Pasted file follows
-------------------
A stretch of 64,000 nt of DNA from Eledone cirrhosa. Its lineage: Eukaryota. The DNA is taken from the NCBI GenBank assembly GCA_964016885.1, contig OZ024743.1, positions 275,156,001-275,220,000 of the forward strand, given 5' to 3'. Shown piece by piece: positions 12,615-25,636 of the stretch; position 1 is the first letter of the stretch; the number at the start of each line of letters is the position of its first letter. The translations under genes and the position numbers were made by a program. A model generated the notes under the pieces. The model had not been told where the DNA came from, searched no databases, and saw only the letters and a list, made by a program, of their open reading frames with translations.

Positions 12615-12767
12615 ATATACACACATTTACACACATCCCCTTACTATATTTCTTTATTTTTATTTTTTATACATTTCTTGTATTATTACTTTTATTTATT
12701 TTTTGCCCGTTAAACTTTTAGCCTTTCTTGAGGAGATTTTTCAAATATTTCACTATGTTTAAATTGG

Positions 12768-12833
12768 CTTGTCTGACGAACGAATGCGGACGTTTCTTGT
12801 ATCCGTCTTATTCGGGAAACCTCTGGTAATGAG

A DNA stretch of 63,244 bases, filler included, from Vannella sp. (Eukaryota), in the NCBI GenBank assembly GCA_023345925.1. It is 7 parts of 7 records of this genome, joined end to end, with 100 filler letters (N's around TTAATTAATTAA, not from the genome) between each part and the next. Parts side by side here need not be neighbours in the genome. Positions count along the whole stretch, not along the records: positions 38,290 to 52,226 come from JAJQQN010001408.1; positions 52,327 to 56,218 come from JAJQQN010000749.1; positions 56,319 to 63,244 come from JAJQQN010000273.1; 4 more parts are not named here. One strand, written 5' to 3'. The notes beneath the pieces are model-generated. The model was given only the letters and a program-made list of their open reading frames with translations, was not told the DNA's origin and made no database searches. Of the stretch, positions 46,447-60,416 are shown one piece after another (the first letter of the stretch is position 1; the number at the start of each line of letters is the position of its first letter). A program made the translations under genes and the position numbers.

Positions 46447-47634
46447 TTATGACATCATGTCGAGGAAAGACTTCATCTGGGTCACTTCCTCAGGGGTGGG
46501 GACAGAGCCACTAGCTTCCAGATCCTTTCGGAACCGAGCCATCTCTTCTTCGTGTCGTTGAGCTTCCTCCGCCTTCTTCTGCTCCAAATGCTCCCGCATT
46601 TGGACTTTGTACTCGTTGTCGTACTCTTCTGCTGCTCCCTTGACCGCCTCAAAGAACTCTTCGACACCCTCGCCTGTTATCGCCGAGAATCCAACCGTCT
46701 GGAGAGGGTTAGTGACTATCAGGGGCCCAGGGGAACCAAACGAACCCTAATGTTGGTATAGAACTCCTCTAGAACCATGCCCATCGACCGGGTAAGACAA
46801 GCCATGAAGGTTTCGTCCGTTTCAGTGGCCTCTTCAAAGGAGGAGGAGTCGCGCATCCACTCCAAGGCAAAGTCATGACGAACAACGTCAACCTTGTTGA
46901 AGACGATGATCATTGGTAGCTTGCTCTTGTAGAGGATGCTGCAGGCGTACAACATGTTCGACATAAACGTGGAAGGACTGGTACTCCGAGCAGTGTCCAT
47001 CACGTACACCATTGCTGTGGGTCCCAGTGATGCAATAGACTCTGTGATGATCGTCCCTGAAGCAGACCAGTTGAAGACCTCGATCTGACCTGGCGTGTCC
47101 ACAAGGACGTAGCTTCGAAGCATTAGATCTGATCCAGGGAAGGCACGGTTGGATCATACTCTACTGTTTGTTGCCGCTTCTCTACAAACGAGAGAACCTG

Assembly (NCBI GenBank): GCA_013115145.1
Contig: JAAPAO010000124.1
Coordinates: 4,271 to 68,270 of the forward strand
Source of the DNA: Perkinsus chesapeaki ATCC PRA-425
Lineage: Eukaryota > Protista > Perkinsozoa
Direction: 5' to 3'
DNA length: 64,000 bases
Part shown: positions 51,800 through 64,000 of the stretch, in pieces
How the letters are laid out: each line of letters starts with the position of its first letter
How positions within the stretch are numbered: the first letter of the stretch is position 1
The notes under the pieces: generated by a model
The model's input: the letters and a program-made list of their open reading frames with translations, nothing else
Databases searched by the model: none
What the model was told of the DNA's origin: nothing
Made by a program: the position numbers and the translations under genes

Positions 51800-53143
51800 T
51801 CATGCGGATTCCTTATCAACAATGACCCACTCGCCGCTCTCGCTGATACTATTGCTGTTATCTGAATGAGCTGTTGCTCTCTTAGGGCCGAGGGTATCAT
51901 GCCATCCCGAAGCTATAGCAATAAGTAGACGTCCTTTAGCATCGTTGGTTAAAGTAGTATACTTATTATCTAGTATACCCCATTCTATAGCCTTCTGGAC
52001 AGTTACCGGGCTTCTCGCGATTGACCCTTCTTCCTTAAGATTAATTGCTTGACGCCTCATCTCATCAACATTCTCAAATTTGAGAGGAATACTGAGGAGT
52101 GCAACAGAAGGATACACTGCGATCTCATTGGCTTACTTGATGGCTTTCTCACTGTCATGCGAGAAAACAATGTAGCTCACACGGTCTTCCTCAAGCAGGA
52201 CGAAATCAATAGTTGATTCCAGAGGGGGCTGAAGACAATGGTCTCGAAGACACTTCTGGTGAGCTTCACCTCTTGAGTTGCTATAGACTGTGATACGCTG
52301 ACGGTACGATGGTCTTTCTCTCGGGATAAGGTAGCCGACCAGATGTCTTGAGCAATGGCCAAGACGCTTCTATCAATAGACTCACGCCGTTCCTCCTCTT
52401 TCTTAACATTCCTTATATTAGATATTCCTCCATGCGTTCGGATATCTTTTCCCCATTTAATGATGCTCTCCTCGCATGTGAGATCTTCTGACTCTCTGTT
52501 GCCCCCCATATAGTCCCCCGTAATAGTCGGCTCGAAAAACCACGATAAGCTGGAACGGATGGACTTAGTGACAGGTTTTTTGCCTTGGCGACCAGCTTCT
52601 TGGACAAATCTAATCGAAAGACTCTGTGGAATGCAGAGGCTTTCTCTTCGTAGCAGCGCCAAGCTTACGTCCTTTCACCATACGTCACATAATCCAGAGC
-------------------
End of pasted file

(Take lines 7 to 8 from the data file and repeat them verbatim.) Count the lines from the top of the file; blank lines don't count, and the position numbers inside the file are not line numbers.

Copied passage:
12801 ATCCGTCTTATTCGGGAAACCTCTGGTAATGAG

A DNA stretch of 63,244 bases, filler included, from Vannella sp. (Eukaryota), in the NCBI GenBank assembly GCA_023345925.1. It is 7 parts of 7 records of this genome, joined end to end, with 100 filler letters (N's around TTAATTAATTAA, not from the genome) between each part and the next. Parts side by side here need not be neighbours in the genome. Positions count along the whole stretch, not along the records: positions 38,290 to 52,226 come from JAJQQN010001408.1; positions 52,327 to 56,218 come from JAJQQN010000749.1; positions 56,319 to 63,244 come from JAJQQN010000273.1; 4 more parts are not named here. One strand, written 5' to 3'. The notes beneath the pieces are model-generated. The model was given only the letters and a program-made list of their open reading frames with translations, was not told the DNA's origin and made no database searches. Of the stretch, positions 46,447-60,416 are shown one piece after another (the first letter of the stretch is position 1; the number at the start of each line of letters is the position of its first letter). A program made the translations under genes and the position numbers.